In the UK, meanwhile, actor Ray Winstone is to star as visionary author HG Wells in a new drama for pay TV channel Sky Arts. Called The Nightmare Worlds of HG Wells, the Clerkenwell Films drama will be an anthology series consisting of four stories about madness, obsession, hallucinations and horror (there it is again). These are based on Wells’ stories and will be adapted by Graham Duff. The series was commissioned by Sky Arts director Phil Edgar-Jones, who says: “One of my earliest memories is seeing row upon row of blue-covered HG Wells books on my grandad’s bookcase and being fascinated by the strange and disturbing worlds inside them. The team at Clerkenwell has brought four fantastic Wells stories to life in a wonderfully realised, stunningly performed compendium.”

There’s also some buzz around medical series this week. After a strong opening on NBC for Chicago Med, CBS has now given an extended order to its own medical show, Code Black. Although the show has not rated well, it now has 18 episodes to prove its worth.

Medical show Code Black has had its run extended by CBS
Medical show Code Black has had its run extended by CBS to 18 episodes

In the UK, another ITV commission announced this week is The Good Karma Hospital. Set in Goa, India, this six-parter follows a team of UK and Indian medics as they cope with work, life and love at an over-worked, under-resourced hospital. ITV says: “Run by a gloriously eccentric Englishwoman, the Good Karma turns no-one away – locals, ex-pats and tourists are all welcome. With a stunning location, exotic medical cases and unforgettable characters, the series mixes the heartbreaking with the humorous, as the doctors, nurses and patients discover that the hospital is more than a rundown medical outpost – it’s a home.”

The show goes into production next year and is being produced by Tiger Aspect. It is created and written by Dan Sefton, whose credits include Death in Paradise. There’s some logic to this since Death In Paradise (about a British policeman in the Caribbean) is another show that uses the interaction of different cultures as a backdrop.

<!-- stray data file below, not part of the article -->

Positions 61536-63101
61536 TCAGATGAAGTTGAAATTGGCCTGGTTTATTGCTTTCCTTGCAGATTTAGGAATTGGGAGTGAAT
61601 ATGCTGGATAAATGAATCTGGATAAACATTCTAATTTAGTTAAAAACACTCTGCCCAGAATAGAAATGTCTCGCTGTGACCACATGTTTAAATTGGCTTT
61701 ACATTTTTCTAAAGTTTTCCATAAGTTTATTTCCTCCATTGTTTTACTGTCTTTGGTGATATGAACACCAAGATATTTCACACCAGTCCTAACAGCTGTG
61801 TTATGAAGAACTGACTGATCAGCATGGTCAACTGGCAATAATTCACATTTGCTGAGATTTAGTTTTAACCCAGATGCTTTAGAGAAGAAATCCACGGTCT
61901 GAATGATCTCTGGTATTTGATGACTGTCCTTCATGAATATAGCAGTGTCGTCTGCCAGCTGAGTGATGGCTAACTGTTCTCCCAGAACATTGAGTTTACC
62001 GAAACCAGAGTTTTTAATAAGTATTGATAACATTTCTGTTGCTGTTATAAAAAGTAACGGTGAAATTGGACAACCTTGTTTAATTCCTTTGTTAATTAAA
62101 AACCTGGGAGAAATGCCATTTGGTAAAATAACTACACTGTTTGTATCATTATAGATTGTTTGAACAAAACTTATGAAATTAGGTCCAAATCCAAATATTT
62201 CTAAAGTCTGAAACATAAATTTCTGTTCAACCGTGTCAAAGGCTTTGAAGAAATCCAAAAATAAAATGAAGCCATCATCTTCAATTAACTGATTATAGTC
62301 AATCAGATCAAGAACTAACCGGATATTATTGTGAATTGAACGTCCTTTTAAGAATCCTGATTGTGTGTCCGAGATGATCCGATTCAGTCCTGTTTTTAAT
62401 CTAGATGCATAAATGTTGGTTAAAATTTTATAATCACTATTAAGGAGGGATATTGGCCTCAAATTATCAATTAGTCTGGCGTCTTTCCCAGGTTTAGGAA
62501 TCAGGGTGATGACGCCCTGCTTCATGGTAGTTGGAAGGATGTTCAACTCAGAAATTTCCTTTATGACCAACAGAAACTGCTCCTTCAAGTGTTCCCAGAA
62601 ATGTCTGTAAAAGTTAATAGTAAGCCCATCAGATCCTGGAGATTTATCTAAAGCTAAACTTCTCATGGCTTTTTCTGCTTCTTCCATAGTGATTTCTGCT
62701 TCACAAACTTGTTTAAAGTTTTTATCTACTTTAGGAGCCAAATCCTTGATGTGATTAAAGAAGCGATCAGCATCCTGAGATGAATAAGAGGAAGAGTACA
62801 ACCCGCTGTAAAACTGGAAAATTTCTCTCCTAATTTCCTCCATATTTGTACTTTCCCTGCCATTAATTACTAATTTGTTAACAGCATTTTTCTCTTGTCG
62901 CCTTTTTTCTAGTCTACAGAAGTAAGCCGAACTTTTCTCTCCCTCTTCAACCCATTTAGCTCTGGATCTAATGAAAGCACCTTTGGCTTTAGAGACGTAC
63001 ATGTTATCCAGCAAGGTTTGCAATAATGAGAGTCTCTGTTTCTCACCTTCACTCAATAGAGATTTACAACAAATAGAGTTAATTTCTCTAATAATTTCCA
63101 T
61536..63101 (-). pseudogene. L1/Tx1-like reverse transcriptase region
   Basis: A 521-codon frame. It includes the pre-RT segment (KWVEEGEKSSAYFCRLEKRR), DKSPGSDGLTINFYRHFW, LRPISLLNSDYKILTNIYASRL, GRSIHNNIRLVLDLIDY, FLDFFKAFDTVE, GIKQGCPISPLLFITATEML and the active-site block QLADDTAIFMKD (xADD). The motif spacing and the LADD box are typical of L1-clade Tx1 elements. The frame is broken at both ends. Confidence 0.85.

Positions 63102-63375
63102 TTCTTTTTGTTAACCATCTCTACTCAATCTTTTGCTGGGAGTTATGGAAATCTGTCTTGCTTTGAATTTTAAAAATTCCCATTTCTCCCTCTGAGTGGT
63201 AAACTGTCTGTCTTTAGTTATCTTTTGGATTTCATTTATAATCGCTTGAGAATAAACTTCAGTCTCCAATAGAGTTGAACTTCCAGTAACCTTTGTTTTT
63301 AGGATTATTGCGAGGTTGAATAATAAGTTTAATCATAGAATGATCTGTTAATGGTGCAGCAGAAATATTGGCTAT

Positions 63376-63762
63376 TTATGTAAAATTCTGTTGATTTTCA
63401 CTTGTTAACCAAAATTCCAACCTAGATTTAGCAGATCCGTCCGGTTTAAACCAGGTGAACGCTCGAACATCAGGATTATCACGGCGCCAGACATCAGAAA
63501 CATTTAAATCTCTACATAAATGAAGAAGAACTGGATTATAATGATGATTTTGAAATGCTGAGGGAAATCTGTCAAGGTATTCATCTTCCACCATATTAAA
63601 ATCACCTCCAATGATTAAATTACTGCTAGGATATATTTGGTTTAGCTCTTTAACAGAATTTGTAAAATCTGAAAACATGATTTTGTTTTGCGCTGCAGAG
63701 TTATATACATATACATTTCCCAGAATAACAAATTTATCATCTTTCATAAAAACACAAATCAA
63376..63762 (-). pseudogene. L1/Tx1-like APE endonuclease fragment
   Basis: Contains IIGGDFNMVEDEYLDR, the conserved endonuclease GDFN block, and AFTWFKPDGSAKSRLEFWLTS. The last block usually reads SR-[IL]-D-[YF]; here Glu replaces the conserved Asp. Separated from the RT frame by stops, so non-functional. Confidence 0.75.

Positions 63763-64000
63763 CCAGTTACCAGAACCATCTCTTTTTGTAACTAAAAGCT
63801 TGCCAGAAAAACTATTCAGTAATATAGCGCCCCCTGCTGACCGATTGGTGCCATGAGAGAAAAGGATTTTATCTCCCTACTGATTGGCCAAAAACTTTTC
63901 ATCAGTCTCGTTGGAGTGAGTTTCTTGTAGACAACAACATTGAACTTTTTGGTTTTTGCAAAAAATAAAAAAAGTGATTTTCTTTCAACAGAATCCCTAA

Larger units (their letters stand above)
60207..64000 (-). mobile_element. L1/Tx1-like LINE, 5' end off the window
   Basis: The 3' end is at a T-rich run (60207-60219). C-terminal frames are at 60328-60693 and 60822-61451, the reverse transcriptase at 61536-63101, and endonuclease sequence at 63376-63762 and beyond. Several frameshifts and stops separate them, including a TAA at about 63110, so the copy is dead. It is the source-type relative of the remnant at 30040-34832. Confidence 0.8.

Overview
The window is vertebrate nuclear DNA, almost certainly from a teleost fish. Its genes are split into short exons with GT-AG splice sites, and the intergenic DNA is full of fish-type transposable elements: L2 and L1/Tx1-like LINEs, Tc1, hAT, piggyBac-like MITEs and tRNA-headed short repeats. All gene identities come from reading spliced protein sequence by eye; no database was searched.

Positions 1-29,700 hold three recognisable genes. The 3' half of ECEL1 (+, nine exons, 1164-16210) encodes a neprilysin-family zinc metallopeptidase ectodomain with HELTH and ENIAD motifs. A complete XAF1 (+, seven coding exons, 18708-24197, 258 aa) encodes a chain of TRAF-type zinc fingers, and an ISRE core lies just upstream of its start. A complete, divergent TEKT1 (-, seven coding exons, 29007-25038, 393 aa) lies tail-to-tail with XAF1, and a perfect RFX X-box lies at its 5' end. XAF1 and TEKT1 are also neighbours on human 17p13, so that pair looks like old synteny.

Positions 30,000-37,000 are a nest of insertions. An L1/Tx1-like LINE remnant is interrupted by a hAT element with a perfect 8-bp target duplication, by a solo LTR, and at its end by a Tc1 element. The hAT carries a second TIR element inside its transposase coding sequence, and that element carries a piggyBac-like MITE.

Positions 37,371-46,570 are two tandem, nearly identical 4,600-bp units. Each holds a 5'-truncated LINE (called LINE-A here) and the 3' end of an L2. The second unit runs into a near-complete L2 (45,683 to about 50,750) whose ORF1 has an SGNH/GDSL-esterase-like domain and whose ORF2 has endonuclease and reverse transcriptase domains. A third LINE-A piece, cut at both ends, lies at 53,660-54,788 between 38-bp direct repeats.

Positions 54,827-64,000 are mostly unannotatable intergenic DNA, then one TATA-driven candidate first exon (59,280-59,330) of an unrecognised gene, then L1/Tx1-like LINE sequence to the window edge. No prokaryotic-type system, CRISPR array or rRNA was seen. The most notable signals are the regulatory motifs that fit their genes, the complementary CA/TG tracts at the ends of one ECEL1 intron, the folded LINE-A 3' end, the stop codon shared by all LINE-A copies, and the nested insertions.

UK dramas that showcase the Indian sub-continent are in vogue at the moment. First came Channel 4’s Indian Summers (shot in Malaysia but set in India) and then ITV’s Jekyll & Hyde. Also in the mix have been the Best Exotic Marigold Hotel movies.

The Good Karma Hospital has been commissioned for ITV by director of drama Steve November and controller of drama Victoria Fea. November says: “Dan Sefton’s scripts are beautifully written and deal with themes we’ll all identify with – love, loss, relationships, family conflict, facing adversity and the importance of seizing the day. The Good Karma Hospital is a feel-good drama full of warmth and characters we will love.”

The Bastard Executioner has been axed by FX after one season
The Bastard Executioner has been axed by FX after one season

From Germany, news this week that ARD is producing a series based on the novels of Swiss author Martin Suter. Allmen, produced by UFA Fiction and Mia Film in the Czech Republic, is the story of a rich bon vivant who gets caught up in a murder after turning to crime to pay off his debts. Filming is taking place in Switzerland and the Czech Republic until mid-February next year.

Finally, there was bad news this week for showrunner Kurt Sutter whose medieval drama The Bastard Executioner has been axed after just one season by broadcaster FX. Having opened in September with an audience of four million, it fell away to 1.9 million by the end of its run. But this probably doesn’t signify the end of the sword and savagery genre. HBO’s Game of Thrones, Starz’s Outlander and History’s Vikings continue to do well while the BBC’s The Last Kingdom has also received decent reviews. Also coming up is ITV’s retelling of the Beowulf saga, which should provide us with another indicator of the genre’s popularity.